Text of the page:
Wall Street still bullish on Vegas

October 23, 2001 3:44 AM
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Analysts from some of the foremost Wall Street firms predicted short-term hurts and eventual recovery for Las Vegas.

“Las Vegas will become more efficiently run from a gaming perspective,” Larry Klatzkin, senior vice president for Jefferies & Company said during a panel discussion at the 15th annual World Gaming Congress & Expo at the Sands Expo and Convention Center. “The long-term is positive.”

The short-term, however, is not. The evidence was all too clear from the makeup of the panel. Three original speakers had to cancel because of the events of Sept. 11 when airline travel became far more than a routine affair.

“Package (airline) plans are not luring people to Las Vegas,” Klatzkin said. “The market is feeling the affects of losing the high-rollers. The lower-level guy is becoming the quality customer, but he doesn’t spend as much and the casinos feel it.”

John Leupp, analyst for Credit Suisse at First Boston Bank, supported Klatzkin.

“It’s hard to get people to come to Vegas these days,” Leupp said. “The weekends are hit harder and there has been a loss of convention customers. The bond prices for Harrah’s MGM/Mirage and Park Place have taken a one-notch downgrade. The one positive aspect has been a reduction of interest rates.”

Leupp recommended investing in riverboats for the short-term and the big casino-hotels later on.

“I particularly like Mandalay Bay and Stations Casinos,” he said. “Mandalay is appealing on the bond side. The middle-market exposure as opposed to a giant like MGM-Mirage is an advantage. Stations must worry about employee layoffs, but both companies have high-quality assets.”

Dennis Forst, analyst for Los Angeles-based McDonald’s Investments, also felt riverboat gaming would benefit the most from today’s sagging economy.

“Business in the Midwest has basically remained unchanged,” Forst said. “Riverboats are mostly based there. Isle of Capri and Argosy look especially good. There is a need for geographic diversification. Las Vegas will still be the epicenter of gaming in the long-term, but people unwilling to travel very far are heading for the riverboats.”

Klatzkin noted that Boyd Gaming has offset its losses in Las Vegas with profits from riverboats.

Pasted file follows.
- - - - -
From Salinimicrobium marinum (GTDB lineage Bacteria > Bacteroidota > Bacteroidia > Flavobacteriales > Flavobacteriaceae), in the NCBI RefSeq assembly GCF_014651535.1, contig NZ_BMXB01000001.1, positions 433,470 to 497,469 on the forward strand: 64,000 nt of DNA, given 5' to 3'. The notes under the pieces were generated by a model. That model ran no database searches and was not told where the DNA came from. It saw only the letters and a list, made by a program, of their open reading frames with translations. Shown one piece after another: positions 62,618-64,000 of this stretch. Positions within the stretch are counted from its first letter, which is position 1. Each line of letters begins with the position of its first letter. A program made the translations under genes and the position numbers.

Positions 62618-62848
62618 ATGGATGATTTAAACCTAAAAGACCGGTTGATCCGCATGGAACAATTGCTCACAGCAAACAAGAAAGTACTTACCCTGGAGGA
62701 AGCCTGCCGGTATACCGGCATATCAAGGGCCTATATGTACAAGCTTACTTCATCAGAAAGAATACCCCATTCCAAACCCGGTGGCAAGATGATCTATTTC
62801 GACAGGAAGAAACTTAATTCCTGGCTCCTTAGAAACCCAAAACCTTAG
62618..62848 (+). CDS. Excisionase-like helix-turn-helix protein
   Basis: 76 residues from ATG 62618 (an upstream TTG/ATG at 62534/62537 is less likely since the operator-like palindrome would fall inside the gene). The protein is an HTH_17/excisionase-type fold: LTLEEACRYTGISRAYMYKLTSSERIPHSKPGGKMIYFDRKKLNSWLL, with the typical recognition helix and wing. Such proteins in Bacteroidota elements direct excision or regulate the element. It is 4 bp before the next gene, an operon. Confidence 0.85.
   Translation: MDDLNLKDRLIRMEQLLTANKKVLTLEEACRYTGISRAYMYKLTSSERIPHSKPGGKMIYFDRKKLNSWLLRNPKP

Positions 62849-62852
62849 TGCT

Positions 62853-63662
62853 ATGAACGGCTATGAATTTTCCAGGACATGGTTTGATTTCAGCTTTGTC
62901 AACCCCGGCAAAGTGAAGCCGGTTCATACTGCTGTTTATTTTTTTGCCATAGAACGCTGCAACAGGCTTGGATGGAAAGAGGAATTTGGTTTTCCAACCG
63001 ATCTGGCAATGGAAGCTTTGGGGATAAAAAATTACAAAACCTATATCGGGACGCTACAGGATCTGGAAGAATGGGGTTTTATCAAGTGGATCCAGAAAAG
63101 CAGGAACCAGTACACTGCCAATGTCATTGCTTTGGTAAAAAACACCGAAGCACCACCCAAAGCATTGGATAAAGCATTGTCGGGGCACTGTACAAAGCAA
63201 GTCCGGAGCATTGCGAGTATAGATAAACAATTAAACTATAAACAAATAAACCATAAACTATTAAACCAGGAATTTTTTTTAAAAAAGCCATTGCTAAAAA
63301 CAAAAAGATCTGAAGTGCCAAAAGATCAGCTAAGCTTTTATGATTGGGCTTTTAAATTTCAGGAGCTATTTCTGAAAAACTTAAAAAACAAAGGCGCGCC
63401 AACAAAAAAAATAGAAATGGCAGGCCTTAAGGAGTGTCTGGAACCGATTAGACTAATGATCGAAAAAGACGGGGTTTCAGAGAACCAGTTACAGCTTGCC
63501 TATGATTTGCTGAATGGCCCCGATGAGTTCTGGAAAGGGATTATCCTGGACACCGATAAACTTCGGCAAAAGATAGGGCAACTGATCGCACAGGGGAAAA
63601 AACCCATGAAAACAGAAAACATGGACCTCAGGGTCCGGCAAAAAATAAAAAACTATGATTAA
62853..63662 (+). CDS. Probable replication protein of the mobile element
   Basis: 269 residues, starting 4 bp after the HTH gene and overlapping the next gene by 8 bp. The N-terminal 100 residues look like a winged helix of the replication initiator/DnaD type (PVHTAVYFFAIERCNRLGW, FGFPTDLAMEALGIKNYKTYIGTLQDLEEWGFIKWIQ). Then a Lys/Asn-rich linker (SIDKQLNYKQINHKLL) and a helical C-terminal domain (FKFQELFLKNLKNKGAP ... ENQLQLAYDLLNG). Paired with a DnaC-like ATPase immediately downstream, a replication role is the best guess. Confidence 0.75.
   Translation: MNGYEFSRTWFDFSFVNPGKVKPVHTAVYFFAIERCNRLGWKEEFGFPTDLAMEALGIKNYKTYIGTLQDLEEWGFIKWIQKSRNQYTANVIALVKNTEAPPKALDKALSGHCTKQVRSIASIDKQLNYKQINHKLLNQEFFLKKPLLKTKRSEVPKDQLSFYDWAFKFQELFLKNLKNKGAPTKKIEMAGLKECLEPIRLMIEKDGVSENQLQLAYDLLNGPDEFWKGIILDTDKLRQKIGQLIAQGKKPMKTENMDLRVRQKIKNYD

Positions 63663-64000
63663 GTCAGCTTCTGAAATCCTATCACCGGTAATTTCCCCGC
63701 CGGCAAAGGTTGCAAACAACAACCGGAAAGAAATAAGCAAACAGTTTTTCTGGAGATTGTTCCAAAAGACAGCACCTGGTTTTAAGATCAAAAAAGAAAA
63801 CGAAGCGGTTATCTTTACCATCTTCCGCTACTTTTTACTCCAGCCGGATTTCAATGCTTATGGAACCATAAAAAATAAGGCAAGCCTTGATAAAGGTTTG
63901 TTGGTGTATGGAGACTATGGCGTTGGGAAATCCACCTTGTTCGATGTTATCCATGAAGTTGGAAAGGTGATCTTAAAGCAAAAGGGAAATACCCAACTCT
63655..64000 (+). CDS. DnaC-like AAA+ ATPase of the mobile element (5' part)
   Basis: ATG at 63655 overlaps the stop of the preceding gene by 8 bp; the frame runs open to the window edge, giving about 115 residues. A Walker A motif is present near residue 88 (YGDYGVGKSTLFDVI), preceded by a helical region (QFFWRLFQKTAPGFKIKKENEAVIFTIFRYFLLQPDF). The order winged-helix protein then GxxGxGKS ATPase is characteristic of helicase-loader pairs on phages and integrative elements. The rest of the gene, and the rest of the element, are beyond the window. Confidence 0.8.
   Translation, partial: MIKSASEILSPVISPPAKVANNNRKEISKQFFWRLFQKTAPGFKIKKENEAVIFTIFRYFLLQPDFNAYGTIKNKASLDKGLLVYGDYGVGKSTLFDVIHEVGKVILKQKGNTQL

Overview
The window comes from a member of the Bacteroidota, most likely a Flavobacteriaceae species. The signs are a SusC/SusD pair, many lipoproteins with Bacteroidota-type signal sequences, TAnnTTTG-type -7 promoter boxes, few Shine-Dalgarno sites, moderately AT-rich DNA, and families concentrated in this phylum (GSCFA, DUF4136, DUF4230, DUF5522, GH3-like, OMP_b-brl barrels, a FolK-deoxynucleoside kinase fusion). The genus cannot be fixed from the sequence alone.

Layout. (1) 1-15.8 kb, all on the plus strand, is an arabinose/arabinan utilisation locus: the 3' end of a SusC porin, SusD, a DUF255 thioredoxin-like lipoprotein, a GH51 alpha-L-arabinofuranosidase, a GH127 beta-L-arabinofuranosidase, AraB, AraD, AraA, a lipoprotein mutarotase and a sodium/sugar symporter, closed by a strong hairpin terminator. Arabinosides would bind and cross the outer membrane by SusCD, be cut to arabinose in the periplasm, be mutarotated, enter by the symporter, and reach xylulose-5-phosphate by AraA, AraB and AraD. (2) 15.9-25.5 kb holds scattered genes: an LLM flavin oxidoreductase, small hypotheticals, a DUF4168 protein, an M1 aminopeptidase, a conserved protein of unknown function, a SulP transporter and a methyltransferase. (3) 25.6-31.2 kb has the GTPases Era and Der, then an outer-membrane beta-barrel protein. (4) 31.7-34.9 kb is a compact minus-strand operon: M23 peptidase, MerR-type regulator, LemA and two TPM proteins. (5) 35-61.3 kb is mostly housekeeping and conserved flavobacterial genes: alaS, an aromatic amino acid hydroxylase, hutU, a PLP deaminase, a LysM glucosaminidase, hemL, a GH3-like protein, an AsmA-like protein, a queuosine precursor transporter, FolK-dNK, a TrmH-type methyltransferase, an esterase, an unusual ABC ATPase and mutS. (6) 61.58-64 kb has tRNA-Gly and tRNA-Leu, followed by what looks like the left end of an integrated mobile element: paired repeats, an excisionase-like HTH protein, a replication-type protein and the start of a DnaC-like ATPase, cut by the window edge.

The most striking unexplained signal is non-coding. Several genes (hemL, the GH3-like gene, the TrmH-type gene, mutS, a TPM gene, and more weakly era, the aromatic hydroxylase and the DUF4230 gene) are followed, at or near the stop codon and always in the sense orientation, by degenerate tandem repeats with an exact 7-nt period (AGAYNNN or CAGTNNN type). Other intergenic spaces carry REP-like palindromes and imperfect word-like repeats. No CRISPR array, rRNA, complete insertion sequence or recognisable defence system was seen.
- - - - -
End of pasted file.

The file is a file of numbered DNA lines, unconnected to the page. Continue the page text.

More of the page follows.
“Stock prices are up seven percent on riverboats since Sept. 11,” he said. “Las Vegas is down 13 percent, Atlantic City down seven percent, the Bahamas down 30 percent.”

Forst said that Atlantic City has been provided an opportunity to pounce on the Las Vegas slide through the terrorist attacks.

“Foreigners are likely to stay away from venues like Las Vegas,” he said. “This is an opportunity for Atlantic City to up its ad campaign and lure customers. I do think that people will become more used to terrorist attacks if they keep occurring and eventually will take Israel’s attitude. We will become inert to this.”

Moderator Joe Weinert, a reporter for The Press of Atlantic City, said that the New Jersey beach area has changed for the better in the past 12 years.

“This is a good opportunity for Atlantic City, as it is for the Connecticut casinos,” Weinert said. “There is so much uncertainty. This is a challenging time for Las Vegas.”

Bear Stearns analyst Marc Falcone believes Las Vegas will not return to normalcy until the terrorist attacks cease.

“Right now, I would invest in the equipment sector of the industry like IGT-Anchor, instead of with the operators,” Falcone said. “The Internet is an outlet with more than half of the 4.5 million customers coming from the United States. However, legalizing Internet gambling is at least two years down the road and that’s being optimistic. Indian gaming has a chance.”

The Palms Casino Resort, scheduled to open Nov. 15 in Las Vegas, was not expected to be hurt too much by the city’s current economic standing.

“Palms appeals to locals and George Maloof  knows how to market his company,” Leupp said. “He will have exciting entertainment amenities. The gaming floor you can tell is for locals, and that’s their bread and butter.”

Leupp and Klatzkin were able to add a lighter touch to a gloomy investment report.

“The best thing about investing now is not having to worry about being wrong,” he said. 

Klatzkin took that comment a step further.

“If had a nickel for every time Mexico was going to legalize gambling, I’d be a rich man.”